After the war started on September 1, 1939, the Allied governments declared war on Germany on September 3. However, all other items of the March 30 guarantee pledge were violated; most notably the failure to respond militarily to the German aggression on Poland and to the September 17, 1939 Soviet invasion (the pledge would have dictated France and Great Britain to declare war on the Soviet Union much the same way they had on Germany).

According to the Franco-Polish military convention, the French Army was to start preparations for the major offensive three days after the mobilisation starts. The French forces were to effectively gain control over the area between the French border and the German lines and were to probe the German defences. On the 15th day of the mobilisation (that is on September 16), the French Army was to start a full scale assault on Germany. The pre-emptive mobilisation was started in France on August 26 and on September 1 the full mobilisation was declared. A French offensive in the Rhine river valley area (Saar Offensive) started on September 7. Eleven French divisions (out of 102 being mobilized) advanced along a 32 km line near Saarbrücken with negligible German opposition. However, the half-hearted offensive was halted after France seized the Warndt Forest, three square miles of heavily-mined German territory. At the same time Great Britain, who promised to start air-raids on German industry as soon as possible, prepared only one air attack against the German Kriegsmarine. After that, several actions took place in which British Wellingtons dropped propaganda leaflets on German cities. British losses during the air offensive against Germany were relatively light: seven bombers were lost in the air raid and two Spitfires were lost due to friendly fire. On September 11 the leaflet raids are halted.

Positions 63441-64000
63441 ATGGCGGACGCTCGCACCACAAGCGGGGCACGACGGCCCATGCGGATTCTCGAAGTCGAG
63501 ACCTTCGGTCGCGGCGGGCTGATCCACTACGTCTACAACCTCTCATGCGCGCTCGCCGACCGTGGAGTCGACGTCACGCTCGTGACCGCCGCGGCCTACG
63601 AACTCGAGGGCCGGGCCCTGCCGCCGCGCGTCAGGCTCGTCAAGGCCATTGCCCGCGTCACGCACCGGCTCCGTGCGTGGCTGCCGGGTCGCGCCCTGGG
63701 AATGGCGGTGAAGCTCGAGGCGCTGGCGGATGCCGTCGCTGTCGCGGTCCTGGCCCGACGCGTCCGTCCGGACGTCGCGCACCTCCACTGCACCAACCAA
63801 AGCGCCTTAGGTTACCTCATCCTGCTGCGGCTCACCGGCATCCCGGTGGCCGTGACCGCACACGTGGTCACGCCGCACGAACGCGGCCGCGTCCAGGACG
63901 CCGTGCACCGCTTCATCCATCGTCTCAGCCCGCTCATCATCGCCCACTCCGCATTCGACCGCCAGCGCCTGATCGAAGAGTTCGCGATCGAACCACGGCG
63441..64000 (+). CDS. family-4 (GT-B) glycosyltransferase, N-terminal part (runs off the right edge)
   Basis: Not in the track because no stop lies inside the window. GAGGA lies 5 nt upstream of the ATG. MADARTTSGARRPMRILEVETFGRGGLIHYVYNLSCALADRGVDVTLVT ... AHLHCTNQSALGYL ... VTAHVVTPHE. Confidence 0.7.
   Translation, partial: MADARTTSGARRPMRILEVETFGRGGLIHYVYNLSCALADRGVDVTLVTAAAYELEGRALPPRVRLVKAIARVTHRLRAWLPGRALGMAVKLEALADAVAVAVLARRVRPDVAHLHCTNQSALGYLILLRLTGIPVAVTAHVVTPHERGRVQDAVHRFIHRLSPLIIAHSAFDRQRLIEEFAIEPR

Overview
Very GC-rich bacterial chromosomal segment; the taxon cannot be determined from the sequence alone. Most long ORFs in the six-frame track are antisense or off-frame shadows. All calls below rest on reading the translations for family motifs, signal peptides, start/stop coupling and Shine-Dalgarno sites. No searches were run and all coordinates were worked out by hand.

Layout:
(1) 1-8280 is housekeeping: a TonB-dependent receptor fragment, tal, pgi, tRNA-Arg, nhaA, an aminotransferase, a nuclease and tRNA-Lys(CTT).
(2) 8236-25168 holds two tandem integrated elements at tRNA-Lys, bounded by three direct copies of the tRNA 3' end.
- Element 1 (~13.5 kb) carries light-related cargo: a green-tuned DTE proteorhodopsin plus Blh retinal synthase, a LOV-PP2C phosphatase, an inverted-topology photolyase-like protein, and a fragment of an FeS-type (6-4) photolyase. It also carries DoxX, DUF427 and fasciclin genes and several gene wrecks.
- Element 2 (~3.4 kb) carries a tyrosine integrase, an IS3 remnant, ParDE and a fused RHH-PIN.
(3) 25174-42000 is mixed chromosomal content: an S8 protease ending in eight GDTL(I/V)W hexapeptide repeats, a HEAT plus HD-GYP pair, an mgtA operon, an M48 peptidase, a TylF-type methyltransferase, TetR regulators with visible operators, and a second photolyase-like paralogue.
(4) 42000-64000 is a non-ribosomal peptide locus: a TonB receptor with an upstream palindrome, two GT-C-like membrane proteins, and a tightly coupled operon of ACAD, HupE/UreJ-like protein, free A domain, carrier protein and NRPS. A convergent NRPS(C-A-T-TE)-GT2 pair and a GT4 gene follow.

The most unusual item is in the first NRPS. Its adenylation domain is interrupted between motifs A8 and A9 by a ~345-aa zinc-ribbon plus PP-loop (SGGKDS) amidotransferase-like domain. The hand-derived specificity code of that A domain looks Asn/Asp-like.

Both the pre-war reports of the Polish intelligence and the post-war testimonies of German generals (most notably of Wilhelm Keitel and Alfred Jodl) reported that there was an equivalent of less than 20 divisions facing France in 1939, as compared to roughly 90 French divisions. Eleven of them were under-manned infantry divisions, mostly stripped of all heavy equipment, while the rest was composed mainly of second-line troops, march battalions and border guards. similarly, most of Luftwaffe and all armoured units were in Poland at that time while the Siegfried Line was severely under-manned and far from being finished. Knowing all of the above, the Allied commanders expected that the French offensive would quickly break the German lines and force the OKW to withdraw a large part of its forces fighting on Polish soil back to German western frontier. This would force Germany to fight a costly two-front war.